One Year Later - What Happened to Real Healthcare Reform?
Richard G. Stefanacci, DO, MGH, MBA, AGSF, CMD
Last year, as President Barak Obama addressed Congress, he said, “Let there be no doubt: healthcare reform cannot wait, it must not wait, and it will not wait another year."
A year later we are still without healthcare reform. And in the Jan. 27 State of the Union address, the President changed the focus to health insurance reform. And like big banks, health insurance companies are now being labeled as enemies of the state.
And while the President even promised that patients would be able to keep their doctors, the delay in healthcare reform looks to actually do the opposite for older Americans.
The problem is that there are some major components of healthcare that actually can’t wait any longer to be addressed. One of the most pressing timelines is the one governing physician reimbursement. As it stands today, in just about four weeks, physicians caring for Medicare patients will have a 21 percent cut in their reimbursement. Without congressional action, Medicare beneficiaries are likely to find it increasingly difficult to find a physician who will take their Medicare insurance because many physicians will likely stop seeing Medicare patients. And while Congress has historically acted to pass one year corrections to these Medicare cuts, in the face of massive debt and a focus on deficit reduction, this year might actually see those reimbursement cuts go through.
The question is what will be the effect on Medicare patients?
As a practicing geriatrician and health policy expert, I appreciate the concern of older adults. These fears come out of the concern that a large number of physicians will opt out of Medicare and privately contract with their Medicare patients. Older adults who find their physician has opted out of Medicare can choose to find a physician who does still take Medicare or they can pay privately out of their own pocket for services traditionally covered under Medicare. The delay in health care reform could actually cause a major break in the relationship patients have with their physicians.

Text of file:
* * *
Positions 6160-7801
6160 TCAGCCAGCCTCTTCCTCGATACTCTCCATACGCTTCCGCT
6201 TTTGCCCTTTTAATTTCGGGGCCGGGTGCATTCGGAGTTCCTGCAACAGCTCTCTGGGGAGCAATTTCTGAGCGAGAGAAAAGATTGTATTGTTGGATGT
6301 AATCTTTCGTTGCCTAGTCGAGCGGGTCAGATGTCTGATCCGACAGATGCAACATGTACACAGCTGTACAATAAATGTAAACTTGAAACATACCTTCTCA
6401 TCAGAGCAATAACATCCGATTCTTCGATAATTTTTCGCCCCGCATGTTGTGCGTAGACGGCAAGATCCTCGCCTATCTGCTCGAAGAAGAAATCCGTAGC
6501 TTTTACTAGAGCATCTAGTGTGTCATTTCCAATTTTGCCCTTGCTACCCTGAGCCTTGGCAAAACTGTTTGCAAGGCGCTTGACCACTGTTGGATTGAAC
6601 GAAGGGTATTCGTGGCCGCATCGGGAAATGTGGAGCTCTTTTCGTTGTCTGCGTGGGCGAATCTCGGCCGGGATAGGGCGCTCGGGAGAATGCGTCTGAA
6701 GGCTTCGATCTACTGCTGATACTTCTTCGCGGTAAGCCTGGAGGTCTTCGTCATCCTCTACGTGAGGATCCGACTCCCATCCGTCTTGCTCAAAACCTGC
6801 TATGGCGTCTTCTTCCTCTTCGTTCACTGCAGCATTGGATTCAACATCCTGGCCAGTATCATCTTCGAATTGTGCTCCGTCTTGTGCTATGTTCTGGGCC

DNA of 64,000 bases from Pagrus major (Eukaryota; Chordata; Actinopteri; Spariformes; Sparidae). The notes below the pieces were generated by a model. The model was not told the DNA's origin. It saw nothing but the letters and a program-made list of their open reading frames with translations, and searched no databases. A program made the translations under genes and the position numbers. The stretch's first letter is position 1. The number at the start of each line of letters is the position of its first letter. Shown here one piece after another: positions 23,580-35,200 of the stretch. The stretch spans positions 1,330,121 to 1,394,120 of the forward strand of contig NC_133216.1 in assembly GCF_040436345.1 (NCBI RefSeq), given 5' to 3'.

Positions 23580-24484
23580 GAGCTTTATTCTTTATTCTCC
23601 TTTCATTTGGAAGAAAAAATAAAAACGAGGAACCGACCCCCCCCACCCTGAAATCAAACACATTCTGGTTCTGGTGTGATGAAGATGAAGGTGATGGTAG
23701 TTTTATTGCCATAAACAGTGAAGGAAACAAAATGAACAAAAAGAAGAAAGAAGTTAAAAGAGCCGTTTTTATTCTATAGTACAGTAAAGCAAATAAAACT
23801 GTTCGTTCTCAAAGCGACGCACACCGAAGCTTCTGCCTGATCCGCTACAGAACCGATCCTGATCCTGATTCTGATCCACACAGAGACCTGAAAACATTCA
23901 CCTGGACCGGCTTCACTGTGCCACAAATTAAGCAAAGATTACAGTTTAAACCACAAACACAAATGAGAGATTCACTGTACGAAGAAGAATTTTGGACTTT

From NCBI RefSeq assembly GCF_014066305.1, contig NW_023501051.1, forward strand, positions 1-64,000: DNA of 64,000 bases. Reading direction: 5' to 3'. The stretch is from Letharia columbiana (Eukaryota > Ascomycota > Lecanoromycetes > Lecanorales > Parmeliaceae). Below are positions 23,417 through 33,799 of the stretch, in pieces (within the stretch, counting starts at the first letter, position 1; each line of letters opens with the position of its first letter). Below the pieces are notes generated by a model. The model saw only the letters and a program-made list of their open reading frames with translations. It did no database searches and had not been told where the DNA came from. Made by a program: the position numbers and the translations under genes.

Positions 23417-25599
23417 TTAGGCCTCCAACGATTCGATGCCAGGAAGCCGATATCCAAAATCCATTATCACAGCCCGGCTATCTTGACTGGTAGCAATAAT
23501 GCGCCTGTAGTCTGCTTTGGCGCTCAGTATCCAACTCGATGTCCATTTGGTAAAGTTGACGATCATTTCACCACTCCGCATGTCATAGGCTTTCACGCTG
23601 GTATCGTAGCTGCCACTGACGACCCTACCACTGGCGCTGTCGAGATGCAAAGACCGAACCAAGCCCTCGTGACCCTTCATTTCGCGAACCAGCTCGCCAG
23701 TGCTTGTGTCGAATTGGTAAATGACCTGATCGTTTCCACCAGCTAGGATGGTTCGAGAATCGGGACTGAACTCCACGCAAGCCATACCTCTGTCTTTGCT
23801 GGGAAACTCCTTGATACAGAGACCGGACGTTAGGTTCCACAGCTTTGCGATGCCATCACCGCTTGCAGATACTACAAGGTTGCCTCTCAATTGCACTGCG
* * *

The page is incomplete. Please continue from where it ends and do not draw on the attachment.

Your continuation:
Real healthcare reform is possible. It can start with focusing on just a few key issues:
Extend Health Insurance Coverage – providing coverage for the majority of those Americans who are currently uninsured can happen by:
- moving Medicare to 55 (this action would also move pre-retirees out of the work force, opening up opportunities for those currently unemployed)
- lowering the eligibility requirement for Medicaid
- providing tax breaks for those seeking personal insurance
- make mandatory the requirement for health insurance
Develop Efficient & Effective Systems – lower the cost of healthcare through promotion of integrated systems of care rather than the current fragmented silo’ed process.
Expansion of Information Technology – promote the use of electronic health records that are integrated among providers that can reduce unnecessary and ineffective treatments.
Reduce Administrative Burdens – the administrative burden is currently causing great waste and inefficiencies.
Support Primary Care Services – shift the financial incentives from procedures to primary care services.
Reform Malpractice – provide reform that works to eliminate nuisance lawsuits and the need to practice defensive medicine through a specialized court system absent of juries, governed by a skilled judge.
Promote Personal Responsibility – work to promote personal responsibility to reduce obesity, tobacco abuse, and sedentary life styles.
While time will tell the direction of healthcare reform – time is certainly running out at least perhaps on the promise that patients, especially older adults, will be able to keep the relationships they enjoy with their doctors today. Instead of the break of existing patient-doctor relationships perhaps real healthcare reform will happen.
Dr. Richard Stefanacci, Director of the Institute for Geriatric Studies at University of the Sciences. As an internist/geriatrician, Dr. Stefanacci has a longstanding interest and commitment to geriatric health, particularly the frail elderly and long-term care.